Update status... change gear... drive into shed. Don’t tweet and drive, kids
I was engaged in slightly stilted chat with an estate agent the other day when she mentioned that she'd recently been pulled over by the police for texting in the driver's seat, even though her vehicle was stationary at the time. It ended up becoming an unexpectedly rich conversational topic; the idea of what and what isn't distracting when you're at the wheel. How complex do radio interfaces have to be before they're deemed hazardous? Is touching the screen of a satnav a risky manoeuvre? Is a satnav app built into a mobile phone asking for even more trouble, with tweet, Facebook and SMS notifications pinging up on the screen every few minutes?
Our compulsion to stay in touch via social media is obviously incompatible with driving. We don't even need stats to prove it, but they crop up regularly anyway: one survey showed 37 per cent of young people in the US admitting to sending messages while driving; another study showed that the 4.6 seconds a texting driver is typically distracted for is, when travelling at 55mph, equivalent to the length of a football pitch; another measured the risk of a crash as 23 times greater when sending a text, while Car & Driver magazine in the US used hefty consumption of vodka and orange to measure reaction times of drunk people against texters. They were roughly similar. Once again, safety campaigners are calling for phones to come with a "driving mode": preserving GPS, emergency calls and music, but shutting everything else down. It's an idea that's hard to disagree with.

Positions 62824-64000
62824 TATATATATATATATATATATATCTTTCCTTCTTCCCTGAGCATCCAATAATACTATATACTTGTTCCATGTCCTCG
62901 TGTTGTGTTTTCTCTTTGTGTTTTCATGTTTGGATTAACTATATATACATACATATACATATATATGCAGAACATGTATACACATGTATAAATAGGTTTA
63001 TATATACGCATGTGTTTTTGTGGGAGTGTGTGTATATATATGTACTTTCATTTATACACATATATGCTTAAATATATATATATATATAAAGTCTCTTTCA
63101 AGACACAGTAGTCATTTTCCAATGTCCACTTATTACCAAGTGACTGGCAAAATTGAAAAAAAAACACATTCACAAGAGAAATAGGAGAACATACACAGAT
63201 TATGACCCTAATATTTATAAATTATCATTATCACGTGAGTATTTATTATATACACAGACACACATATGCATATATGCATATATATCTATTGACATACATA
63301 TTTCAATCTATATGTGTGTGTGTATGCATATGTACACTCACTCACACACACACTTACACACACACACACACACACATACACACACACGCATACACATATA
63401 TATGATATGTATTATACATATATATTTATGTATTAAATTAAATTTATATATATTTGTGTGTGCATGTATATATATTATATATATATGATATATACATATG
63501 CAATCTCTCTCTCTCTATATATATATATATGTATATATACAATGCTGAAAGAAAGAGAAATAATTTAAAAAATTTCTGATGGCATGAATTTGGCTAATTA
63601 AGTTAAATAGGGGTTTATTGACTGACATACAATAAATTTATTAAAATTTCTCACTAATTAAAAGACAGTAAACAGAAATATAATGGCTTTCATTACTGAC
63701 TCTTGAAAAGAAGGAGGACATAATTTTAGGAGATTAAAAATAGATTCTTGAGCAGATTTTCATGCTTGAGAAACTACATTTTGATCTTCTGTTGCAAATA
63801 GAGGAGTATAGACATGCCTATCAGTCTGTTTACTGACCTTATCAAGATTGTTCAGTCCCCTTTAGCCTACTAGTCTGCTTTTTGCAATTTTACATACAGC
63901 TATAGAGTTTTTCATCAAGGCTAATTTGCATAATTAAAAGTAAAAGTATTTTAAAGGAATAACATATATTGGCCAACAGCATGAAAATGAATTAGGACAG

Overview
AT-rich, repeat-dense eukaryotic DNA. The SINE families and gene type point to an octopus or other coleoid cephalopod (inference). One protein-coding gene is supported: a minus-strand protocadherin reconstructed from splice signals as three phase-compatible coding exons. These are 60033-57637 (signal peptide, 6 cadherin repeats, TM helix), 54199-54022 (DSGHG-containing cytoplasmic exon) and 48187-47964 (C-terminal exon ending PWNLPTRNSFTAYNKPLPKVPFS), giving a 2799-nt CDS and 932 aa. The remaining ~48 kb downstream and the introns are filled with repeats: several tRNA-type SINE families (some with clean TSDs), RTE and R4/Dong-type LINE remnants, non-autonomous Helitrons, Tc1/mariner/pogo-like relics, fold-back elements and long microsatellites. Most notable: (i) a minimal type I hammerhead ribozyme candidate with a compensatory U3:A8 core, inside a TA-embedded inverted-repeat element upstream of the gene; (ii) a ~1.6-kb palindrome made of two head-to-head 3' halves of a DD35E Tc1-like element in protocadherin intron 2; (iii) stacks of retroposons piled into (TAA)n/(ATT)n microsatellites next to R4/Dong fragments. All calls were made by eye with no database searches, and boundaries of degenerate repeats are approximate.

Prosecuted for someone misusing your open wi-fi? Time for new wallpaper